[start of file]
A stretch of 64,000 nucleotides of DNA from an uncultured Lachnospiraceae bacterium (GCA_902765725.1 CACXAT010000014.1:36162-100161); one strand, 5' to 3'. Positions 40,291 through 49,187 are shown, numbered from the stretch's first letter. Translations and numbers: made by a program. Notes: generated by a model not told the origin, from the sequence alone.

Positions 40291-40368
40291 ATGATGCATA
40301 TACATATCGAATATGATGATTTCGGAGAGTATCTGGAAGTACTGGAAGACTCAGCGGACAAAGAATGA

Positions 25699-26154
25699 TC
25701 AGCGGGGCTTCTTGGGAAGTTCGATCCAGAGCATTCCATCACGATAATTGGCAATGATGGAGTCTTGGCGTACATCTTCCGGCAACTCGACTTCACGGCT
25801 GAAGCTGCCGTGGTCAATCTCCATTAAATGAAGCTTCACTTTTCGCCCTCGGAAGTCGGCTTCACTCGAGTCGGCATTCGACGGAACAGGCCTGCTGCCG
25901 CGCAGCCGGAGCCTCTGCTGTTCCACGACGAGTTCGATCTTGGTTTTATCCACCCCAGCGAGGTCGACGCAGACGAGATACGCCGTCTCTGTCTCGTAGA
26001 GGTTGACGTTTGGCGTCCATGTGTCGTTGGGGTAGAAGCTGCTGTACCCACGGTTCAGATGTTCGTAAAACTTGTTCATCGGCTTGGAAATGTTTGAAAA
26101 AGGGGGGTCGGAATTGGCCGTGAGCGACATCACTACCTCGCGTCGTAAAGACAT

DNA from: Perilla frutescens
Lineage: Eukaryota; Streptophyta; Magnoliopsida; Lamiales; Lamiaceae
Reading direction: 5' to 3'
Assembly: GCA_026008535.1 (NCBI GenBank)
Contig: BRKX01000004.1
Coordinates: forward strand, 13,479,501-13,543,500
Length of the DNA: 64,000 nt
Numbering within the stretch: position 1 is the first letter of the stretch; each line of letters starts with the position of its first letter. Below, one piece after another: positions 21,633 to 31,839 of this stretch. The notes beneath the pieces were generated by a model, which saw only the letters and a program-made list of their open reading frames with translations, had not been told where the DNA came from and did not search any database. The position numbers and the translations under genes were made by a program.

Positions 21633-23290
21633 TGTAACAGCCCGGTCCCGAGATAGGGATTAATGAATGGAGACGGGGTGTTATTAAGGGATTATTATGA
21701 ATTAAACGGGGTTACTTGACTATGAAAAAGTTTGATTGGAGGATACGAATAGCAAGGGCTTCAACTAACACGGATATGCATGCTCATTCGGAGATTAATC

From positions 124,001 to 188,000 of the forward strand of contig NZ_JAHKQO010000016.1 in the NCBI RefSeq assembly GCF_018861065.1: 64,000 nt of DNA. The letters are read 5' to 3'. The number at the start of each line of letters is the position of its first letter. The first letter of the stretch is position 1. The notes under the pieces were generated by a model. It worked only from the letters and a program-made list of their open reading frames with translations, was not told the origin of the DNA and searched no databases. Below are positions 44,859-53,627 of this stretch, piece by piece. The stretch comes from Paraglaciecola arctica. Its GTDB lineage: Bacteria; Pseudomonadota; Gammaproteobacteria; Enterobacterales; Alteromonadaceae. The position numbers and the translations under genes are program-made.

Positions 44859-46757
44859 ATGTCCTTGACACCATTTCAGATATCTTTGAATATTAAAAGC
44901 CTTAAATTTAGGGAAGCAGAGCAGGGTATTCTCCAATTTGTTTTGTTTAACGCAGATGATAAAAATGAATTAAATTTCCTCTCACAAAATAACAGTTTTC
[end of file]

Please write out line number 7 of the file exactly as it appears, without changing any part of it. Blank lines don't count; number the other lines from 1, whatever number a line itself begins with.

25701 AGCGGGGCTTCTTGGGAAGTTCGATCCAGAGCATTCCATCACGATAATTGGCAATGATGGAGTCTTGGCGTACATCTTCCGGCAACTCGACTTCACGGCT